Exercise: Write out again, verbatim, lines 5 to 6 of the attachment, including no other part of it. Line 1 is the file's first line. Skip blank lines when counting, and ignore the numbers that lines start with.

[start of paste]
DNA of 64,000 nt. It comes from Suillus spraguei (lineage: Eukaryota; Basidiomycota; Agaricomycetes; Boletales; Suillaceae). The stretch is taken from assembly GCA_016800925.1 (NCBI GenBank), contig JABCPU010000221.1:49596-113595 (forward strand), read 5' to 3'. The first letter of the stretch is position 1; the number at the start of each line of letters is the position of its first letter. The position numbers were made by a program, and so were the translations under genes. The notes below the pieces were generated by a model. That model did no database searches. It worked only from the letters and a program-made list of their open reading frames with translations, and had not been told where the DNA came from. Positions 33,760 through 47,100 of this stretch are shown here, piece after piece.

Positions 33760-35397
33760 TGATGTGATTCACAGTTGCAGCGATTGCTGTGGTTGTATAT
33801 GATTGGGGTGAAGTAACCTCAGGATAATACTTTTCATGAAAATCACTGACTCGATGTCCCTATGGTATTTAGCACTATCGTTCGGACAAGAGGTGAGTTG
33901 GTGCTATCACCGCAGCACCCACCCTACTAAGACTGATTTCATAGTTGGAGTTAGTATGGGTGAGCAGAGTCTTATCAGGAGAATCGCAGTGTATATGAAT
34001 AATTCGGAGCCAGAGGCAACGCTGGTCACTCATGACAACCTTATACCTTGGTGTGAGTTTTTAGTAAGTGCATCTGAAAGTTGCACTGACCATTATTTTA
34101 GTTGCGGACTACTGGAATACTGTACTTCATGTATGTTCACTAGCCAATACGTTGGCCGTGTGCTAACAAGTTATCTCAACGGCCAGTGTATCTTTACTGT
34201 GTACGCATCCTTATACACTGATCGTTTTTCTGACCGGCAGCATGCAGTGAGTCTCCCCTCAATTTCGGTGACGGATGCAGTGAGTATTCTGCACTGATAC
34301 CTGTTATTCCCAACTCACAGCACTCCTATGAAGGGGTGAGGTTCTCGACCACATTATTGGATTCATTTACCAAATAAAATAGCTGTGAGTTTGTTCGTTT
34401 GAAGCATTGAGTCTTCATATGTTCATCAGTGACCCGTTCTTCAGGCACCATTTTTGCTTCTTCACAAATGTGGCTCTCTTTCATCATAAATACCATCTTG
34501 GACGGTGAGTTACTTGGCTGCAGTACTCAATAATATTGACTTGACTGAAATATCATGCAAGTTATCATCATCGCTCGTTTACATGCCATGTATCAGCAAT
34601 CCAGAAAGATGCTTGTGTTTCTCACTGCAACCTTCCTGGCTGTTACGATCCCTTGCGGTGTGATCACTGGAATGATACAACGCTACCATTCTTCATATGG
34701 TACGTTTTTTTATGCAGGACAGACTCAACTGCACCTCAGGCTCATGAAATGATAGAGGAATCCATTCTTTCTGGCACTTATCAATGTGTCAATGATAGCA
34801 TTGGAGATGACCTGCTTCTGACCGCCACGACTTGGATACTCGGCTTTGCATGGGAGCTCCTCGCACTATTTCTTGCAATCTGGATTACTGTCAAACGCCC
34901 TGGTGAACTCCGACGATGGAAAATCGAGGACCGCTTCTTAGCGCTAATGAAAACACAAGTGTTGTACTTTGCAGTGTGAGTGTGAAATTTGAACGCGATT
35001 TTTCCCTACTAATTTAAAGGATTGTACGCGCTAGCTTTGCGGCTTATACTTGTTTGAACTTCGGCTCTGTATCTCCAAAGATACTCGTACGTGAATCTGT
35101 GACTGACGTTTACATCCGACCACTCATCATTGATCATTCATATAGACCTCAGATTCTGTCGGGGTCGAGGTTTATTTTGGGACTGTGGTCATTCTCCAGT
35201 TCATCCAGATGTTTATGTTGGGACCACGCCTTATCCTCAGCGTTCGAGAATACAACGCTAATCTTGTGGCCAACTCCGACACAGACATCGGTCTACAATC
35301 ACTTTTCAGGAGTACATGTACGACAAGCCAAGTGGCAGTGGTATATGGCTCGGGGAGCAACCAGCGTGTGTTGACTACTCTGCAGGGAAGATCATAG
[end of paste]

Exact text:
33901 GTGCTATCACCGCAGCACCCACCCTACTAAGACTGATTTCATAGTTGGAGTTAGTATGGGTGAGCAGAGTCTTATCAGGAGAATCGCAGTGTATATGAAT
34001 AATTCGGAGCCAGAGGCAACGCTGGTCACTCATGACAACCTTATACCTTGGTGTGAGTTTTTAGTAAGTGCATCTGAAAGTTGCACTGACCATTATTTTA